Records show that Green built up many loyal customers over the years at Haslemere and a good deal of local trade. Starting with just one employee, he eventually had six men working under him, plus two pupils. But despite the success of the Haslemere workshop, the enterprise was never completely secure. Although he worked hard at his furniture business, he was never willing to wholly devote himself to it.
Another obstacle standing in the way of Green's fame as a furniture maker was his affair with Bertha Murray, a family friend and married mother of two. Green had been asked to become a member of the Senior Art Worker's Guild, which would have put him in contact with established makers like Ernest Gimson, the Barnsley brothers and Paul Cooper. This membership would have not only enhanced his credibility but enabled him to become more proficient in his craft. When Green left his wife for Bertha in 1909, the Guild withdrew their proposal to avoid any scandal through their association with him.
Beginning againLeaving his family and workshop in Haslemere behind him, contacts in the London Arts and Crafts set helped Green start up a two-bench workshop in Hammersmith Terrace - a stone's throw from where he was born. The workshop's former occupant was a young Eric Gill. Hammersmith was a brilliant place for Green to begin his work again, providing a vibrant artistic community on his doorstep. William Morris lived nearby, as did many members of the Arts and Crafts movement plus poets, publishers
Green continued to exhibit work at the Arts and Crafts Exhibition Society, showing two pieces in 1910, five in 1912 and three in 1916. He continued to exhibit until 1935 and records show he was the third most prevalent exhibitor between 1907 and 1935 after Ernest Gimson and Ambrose Heal - two makers with legacies far exceeding Green's.
The Christchurch workshopAfter over a decade in London, Green was informed by doctors he must leave the city for health reasons. He and Bertha moved briefly to Bournemouth before settling in Christchurch where he set up his final workshop - a photo of which can be seen overleaf. This workshop had room for a show room and a converted tool shed out the back, which housed a circular saw and a bandsaw which could be driven by hand or foot.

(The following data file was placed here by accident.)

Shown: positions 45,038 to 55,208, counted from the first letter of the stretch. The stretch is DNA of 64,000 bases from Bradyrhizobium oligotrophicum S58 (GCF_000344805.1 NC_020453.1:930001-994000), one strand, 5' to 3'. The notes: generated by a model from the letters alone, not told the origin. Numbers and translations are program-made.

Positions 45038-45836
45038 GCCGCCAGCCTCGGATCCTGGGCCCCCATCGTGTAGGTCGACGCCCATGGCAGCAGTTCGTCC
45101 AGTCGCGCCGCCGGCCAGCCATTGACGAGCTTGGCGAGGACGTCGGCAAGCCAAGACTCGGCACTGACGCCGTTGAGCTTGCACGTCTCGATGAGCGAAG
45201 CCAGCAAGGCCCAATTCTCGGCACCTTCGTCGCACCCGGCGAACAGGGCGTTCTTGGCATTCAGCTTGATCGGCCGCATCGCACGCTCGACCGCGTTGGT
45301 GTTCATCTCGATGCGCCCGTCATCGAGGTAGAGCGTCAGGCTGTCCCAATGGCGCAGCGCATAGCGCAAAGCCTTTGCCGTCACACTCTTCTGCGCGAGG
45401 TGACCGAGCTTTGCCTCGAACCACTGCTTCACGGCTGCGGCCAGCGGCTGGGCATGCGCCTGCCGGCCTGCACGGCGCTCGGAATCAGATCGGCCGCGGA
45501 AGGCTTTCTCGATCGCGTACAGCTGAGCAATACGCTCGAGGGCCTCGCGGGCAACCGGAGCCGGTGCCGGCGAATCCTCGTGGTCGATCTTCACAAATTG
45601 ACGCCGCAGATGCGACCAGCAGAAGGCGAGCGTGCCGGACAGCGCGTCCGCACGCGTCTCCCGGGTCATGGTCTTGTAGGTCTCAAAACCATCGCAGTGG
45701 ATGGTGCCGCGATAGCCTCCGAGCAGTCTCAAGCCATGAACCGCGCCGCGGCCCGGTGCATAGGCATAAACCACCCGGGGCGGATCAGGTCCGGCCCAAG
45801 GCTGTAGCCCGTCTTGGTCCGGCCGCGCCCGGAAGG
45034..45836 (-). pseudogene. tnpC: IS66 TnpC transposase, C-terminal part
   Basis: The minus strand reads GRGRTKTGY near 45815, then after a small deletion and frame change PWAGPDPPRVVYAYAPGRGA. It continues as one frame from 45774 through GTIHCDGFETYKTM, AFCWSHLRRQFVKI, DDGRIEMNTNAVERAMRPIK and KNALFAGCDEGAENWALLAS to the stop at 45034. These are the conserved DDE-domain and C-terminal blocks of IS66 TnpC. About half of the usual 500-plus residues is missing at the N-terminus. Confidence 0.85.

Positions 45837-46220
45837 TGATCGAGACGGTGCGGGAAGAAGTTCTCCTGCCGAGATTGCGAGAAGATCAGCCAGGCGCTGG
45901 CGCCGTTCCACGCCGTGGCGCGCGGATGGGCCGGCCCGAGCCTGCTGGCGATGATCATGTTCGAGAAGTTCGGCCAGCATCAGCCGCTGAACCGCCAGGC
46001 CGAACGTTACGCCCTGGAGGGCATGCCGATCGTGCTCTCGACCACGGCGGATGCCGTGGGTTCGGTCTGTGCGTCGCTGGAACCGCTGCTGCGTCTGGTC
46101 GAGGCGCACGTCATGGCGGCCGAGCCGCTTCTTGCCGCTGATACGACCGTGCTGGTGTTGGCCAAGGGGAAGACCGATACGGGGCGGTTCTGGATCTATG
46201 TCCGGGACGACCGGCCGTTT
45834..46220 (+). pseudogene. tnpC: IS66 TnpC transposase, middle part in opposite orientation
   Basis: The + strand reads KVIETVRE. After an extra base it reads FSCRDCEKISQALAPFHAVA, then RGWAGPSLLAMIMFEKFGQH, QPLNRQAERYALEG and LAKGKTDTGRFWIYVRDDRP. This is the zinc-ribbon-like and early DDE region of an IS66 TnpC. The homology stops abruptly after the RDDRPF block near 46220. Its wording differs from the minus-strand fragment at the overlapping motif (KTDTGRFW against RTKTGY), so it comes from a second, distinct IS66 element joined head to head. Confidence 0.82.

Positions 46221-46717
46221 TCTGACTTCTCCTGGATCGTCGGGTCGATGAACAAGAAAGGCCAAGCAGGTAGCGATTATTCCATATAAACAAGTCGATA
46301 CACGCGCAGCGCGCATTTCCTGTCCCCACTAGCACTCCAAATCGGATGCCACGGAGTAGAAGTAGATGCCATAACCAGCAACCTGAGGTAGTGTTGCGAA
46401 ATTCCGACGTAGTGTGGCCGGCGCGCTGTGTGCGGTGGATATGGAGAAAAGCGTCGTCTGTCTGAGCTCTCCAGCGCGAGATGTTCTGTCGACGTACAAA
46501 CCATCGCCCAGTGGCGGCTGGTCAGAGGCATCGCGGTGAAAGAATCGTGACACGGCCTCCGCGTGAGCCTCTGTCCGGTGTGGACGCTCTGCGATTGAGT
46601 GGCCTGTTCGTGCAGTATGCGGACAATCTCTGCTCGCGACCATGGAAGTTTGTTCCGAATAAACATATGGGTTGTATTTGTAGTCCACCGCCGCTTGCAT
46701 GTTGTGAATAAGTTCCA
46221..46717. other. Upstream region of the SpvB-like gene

Although Green had no objections to the use of machinery, he enjoyed working by hand and believed that men should be able to impart "something of the beauty of nature to the work of their hands."
The war had displaced many men now seeking employment so this was a busy time for the workshop. If an order for a set of chairs was received, Green would make the first and then the rest of the set would be made by his men with Romney's example for reference. There was no factory-style batch production in the workshop; Romney wanted the men to experience a sense of ownership over the items they made.
In 1928 Green's Instead of a Catalogue was published. It commemorated his 25 years as a woodworker and gave a brief description of his craft. The title is derived from a typically contrite idea of his that anything worth having could not be catalogued.
He argues, "Furniture should be made of wood with the least possible mixture of any other material - the modern bedstead with its garish ends miraculously supported by its ugly invisible side irons are spoiled to my mind, just as much as modern architecture is spoiled by a too extensive use of iron." Going on to describe what his workshop produces, he says "Easy chairs with backs adjustable on knuckle joint hinges and extending leg rests, which are thus as comfortable as a good sofa though the elegance of the woodwork is not smothered in upholstery."
The 1930sThe great depression did Green's workshop no favours and with no work coming in, the number of employees dwindled considerably. It was at this time that the Rural Industries Bureau, or RIB - an organisation designed to keep alive the crafts of the English countryside - offered Green the position of 'Supervisor of Woodworking Shops for the Unemployed in the distressed Areas of England.' Romney accepted. He taught his pupils how to sharpen their poor quality tools and showed them some simple joinery. As with Instead of a Catalogue Romney used this opportunity to have his voice heard to decry the tendency for "braiding of machine-pressed bearings all over furniture, otherwise constructed of deal and plywood nailed together - the whole stained chocolate brown and heavily polished as if it were treacle."
Green's legacyAlthough Green left the world an unknown with hardly a penny to his name, his life's work lives on in homes and museums around the country. The impact of his other pastimes is, however, harder to locate. His work with the RIB enabled him to continue to fight for those born to poverty, odd poems found their way into anthologies, and published essays and books - like his collaboration with Eric Gill: Woodwork in Principle and Practice - are relegated to glass cabinets and private collections.
Green's is a story worth telling. It doesn't take much knowledge of him before you begin to see where the philosophies he lived segue into the furniture he made. With this furniture now commanding eye-watering sums at auction it's interesting to consider how many pieces of this little-known maker's funriture are anonymously in use in homes around the country.